Markets fell in Europe and the U.S. on Thursday after European Central Bank chief Mario Draghi failed to outline specific new measures to tackle Europe’s escalating sovereign debt crisis, disappointing investors.
The regulator “may undertake outright open market operations of a size adequate to reach its objective,” Draghi said, but stopped short of announcing any immediate action to ease Europe’s debt woes.
The European Central Bank had previously intervened with bond-buying in March, to drive down the borrowing costs of heavily-indebted eurozone countries.
“Over the coming weeks, we will design the appropriate modalities for such policy measures,” Draghi said.
Draghi pledged last week the ECB was ready to do “whatever it takes” within its mandate to preserve the euro.
The bank chief’s statement came after the European monetary regulator decided to keep a key interest rate at a record low 0.75 percent in.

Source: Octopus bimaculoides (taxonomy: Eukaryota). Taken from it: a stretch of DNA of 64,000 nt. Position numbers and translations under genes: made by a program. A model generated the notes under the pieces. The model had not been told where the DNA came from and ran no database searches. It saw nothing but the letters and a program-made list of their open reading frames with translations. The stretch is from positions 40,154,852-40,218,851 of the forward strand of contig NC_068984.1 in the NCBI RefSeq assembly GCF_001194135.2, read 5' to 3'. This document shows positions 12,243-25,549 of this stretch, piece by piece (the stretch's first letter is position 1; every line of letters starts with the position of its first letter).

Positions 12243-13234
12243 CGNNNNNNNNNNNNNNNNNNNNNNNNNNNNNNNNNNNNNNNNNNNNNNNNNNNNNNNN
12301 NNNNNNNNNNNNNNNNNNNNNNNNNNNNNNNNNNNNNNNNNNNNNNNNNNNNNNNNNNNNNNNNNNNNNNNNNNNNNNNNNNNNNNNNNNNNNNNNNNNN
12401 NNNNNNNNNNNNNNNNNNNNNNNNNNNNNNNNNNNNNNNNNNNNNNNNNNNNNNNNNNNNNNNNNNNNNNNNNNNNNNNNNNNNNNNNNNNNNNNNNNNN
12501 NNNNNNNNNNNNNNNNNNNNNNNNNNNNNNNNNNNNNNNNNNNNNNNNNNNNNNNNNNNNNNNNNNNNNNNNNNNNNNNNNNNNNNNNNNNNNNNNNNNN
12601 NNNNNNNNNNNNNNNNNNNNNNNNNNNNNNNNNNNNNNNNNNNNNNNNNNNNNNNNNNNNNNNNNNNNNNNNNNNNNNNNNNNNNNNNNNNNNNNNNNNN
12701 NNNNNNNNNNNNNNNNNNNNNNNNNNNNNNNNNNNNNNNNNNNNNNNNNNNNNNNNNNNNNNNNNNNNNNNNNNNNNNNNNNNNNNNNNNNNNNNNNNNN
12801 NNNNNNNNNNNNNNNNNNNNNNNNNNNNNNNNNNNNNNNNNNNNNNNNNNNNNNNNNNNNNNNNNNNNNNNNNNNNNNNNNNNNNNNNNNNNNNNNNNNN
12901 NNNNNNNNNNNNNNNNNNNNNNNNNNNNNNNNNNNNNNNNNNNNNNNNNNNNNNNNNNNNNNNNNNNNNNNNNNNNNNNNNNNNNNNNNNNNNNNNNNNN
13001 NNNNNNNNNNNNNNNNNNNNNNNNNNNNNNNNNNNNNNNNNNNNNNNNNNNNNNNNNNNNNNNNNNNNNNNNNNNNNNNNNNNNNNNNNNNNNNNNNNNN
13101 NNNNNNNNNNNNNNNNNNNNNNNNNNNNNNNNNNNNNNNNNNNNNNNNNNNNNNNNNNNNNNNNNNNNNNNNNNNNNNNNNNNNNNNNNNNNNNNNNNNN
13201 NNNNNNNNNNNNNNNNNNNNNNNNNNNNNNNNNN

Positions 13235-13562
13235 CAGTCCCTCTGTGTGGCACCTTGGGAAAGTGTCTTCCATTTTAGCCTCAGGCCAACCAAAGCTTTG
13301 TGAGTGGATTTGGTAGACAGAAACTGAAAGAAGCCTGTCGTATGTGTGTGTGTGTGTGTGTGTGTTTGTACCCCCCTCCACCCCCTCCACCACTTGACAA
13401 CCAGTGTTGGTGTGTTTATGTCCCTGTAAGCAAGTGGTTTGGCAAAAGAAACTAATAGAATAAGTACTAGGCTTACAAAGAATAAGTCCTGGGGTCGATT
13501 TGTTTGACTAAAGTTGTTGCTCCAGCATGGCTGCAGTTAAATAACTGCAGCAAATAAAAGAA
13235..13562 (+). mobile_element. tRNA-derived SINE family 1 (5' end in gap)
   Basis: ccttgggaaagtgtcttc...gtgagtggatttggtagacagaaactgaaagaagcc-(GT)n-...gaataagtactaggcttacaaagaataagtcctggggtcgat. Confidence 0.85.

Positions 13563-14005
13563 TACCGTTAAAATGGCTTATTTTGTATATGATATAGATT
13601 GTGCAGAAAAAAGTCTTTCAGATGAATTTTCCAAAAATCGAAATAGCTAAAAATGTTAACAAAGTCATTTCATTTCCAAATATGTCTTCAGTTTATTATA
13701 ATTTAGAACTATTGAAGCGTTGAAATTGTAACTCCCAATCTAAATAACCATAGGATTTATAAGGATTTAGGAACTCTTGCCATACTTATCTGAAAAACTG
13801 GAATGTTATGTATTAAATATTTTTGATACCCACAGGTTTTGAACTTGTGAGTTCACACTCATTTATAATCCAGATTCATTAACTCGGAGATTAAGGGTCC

Draghi’s statement today sent stocks and the euro downward.
In Europe, Germany’s DAX was down 1.94 percent at 6,623 while the CAC-40 in France fell 2.12 percent to 3,251 as of 1:42 p.m. GMT. The FTSE 100 index of leading British shares was down 0.85 percent at 5,664.
The euro was trading 0.2 percent lower at $1.2215
In Russia, the MICEX ruble-denominated index was down 1.31 percent to 1,393.40 and the RTS dollar-denominated index fell 1.67 percent to 1,351.98 points as of 5:47 p.m. Moscow time (1:47 p.m. GMT).
The ruble fell by 17 kopecks against the dollar to 32.50 but gained 12 kopecks against the single European currency to 39.69.
U.S. stocks began Thursday with a steep decline in response to Draghi’s statement.
The Dow Jones Industrial Average fell 86.05 points to 12,885.01. The SP 500 index declined 11.02 points to 1,364.30 and the Nasdaq Composite shed 16.24 points to 2,903.97.